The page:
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Can Militants Use Violence to Win Public Support? Evidence from the Second Intifada

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  • David A. Jaeger
  • Esteban F. Klor
  • Sami H. Miaari
  • M. Daniele Paserman

Abstract

This paper investigates whether attacks against Israeli targets help Palestinian factions gain public support. We link individual level survey data to the full list of Israeli fatalities during the period of the Second Intifada (2000-2006), and estimate a flexible discrete choice model for faction supported. We find some support for the “outbidding” hypothesis, the notion that Palestinian factions use violence to gain prestige and influence public opinion within the community. In particular, the two leading Palestinian factions, Hamas and Fatah, gain in popularity following successful attacks against Israeli targets. Our results suggest, however, that most movement occurs within either the secular groups or the Islamist groups, and not between them. That is, Fatah’s gains come at the expense of smaller secular factions while Hamas’ gains come at the expense of smaller Islamic factions and the disaffected. In contrast, attacks by the Palestinian Islamic Jihad lower support for that faction.

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Bibliographic Info

Paper provided by National Bureau of Economic Research, Inc in its series NBER Working Papers with number 16475.

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Date of creation: Oct 2010
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Handle: RePEc:nbr:nberwo:16475

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References

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  1. David A. Jaeger & Esteban Klor & Sami Miaari & Daniele Paserman, 2008. "The Struggle for Palestinian Hearts and Minds: Violence and Public Opinion in the Second Intifada," HiCN Working Papers 52, Households in Conflict Network.
  2. David A. Jaeger & M. Daniele Paserman, 2006. "Israel, the Palestinian Factions, and the Cycle of Violence," American Economic Review, American Economic Association, vol. 96(2), pages 45-49, May.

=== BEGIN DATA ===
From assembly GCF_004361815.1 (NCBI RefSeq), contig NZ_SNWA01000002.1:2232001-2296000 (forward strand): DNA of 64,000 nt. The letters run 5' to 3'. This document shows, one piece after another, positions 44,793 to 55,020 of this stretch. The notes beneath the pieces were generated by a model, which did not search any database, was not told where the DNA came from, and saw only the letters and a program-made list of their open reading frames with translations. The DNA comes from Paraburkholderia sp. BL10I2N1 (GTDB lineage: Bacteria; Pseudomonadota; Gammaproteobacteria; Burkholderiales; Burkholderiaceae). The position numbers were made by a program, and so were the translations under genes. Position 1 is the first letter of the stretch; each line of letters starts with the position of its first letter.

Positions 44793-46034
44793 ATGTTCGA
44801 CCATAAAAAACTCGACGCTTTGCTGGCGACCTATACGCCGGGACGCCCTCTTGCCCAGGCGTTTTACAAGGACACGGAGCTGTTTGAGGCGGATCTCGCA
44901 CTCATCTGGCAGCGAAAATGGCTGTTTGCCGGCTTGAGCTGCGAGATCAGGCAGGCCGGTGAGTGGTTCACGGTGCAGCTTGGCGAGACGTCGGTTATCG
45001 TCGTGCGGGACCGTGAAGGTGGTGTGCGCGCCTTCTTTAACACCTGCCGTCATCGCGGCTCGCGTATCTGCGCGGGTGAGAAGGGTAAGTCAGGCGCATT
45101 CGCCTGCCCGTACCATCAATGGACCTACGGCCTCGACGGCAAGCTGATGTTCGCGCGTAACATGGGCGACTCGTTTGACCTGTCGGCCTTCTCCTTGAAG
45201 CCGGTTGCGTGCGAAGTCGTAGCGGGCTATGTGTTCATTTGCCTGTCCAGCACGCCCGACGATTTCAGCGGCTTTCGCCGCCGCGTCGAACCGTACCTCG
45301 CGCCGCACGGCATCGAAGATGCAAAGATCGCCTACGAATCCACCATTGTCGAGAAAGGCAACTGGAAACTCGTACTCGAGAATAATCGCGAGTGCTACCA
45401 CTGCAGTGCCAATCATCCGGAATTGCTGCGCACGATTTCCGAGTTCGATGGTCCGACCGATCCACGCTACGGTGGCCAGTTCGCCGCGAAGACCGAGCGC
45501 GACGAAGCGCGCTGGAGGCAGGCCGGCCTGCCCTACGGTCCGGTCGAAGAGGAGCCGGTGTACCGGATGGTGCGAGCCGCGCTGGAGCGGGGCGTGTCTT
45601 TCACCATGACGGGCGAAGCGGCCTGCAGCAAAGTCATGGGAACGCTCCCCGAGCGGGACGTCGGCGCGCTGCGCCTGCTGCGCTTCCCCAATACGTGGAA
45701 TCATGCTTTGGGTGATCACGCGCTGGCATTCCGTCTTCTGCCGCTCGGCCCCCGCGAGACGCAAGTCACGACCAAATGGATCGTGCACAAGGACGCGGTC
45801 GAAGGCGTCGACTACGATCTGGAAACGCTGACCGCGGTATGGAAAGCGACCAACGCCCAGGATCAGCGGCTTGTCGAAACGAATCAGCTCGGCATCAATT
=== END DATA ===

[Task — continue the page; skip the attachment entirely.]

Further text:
3. Jaeger, David A. & Paserman, Daniele, 2005. "The Cycle of Violence? An Empirical Analysis of Fatalities in the Palestinian-Israeli Conflict," IZA Discussion Papers 1808, Institute for the Study of Labor (IZA).
  4. Eric D. Gould & Esteban F. Klor, 2010. "Does Terrorism Work?," The Quarterly Journal of Economics, MIT Press, vol. 125(4), pages 1459-1510, November.
  5. Eli Berman & David D. Laitin, 2008. "Religion, Terrorism and Public Goods: Testing the Club Model," NBER Working Papers 13725, National Bureau of Economic Research, Inc.
  6. Efraim Benmelech & Claude Berrebi & Esteban F. Klor, 2010. "The Economic Cost of Harboring Terrorism," Journal of Conflict Resolution, Peace Science Society (International), vol. 54(2), pages 331-353, April.
  7. Jaeger, David A. & Paserman, Daniele, 2007. "The Shape of Things to Come? Assessing the Effectiveness of Suicide Attacks and Targeted Killings," IZA Discussion Papers 2890, Institute for the Study of Labor (IZA).
  8. Kydd, Andrew & Walter, Barbara F., 2002. "Sabotaging the Peace: The Politics of Extremist Violence," International Organization, Cambridge University Press, vol. 56(02), pages 263-296, March.
  9. Jaeger, David A. & Paserman, M. Daniele, 2009. "The Shape of Things to Come? On the Dynamics of Suicide Attacks and Targeted Killings," International Quarterly Journal of Political Science, now publishers, vol. 4(4), pages 315-342, December.
  10. Blomberg, S. Brock & Hess, Gregory D. & Weerapana, Akila, 2004. "Economic conditions and terrorism," European Journal of Political Economy, Elsevier, vol. 20(2), pages 463-478, June.
  11. Claude Berrebi & Esteban F. Klor, 2008. "Are Voters Sensitive to Terrorism?: Direct Evidence from the Israeli Electorate," Working Papers 477-1, RAND Corporation Publications Department.
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Cited by:
  1. Jaeger, David A. & Klor, Esteban F. & Miaari, Sami H. & Paserman, Daniele, 2008. "The Struggle for Palestinian Hearts and Minds: Violence and Public Opinion in the Second Intifada," IZA Discussion Papers 3439, Institute for the Study of Labor (IZA).

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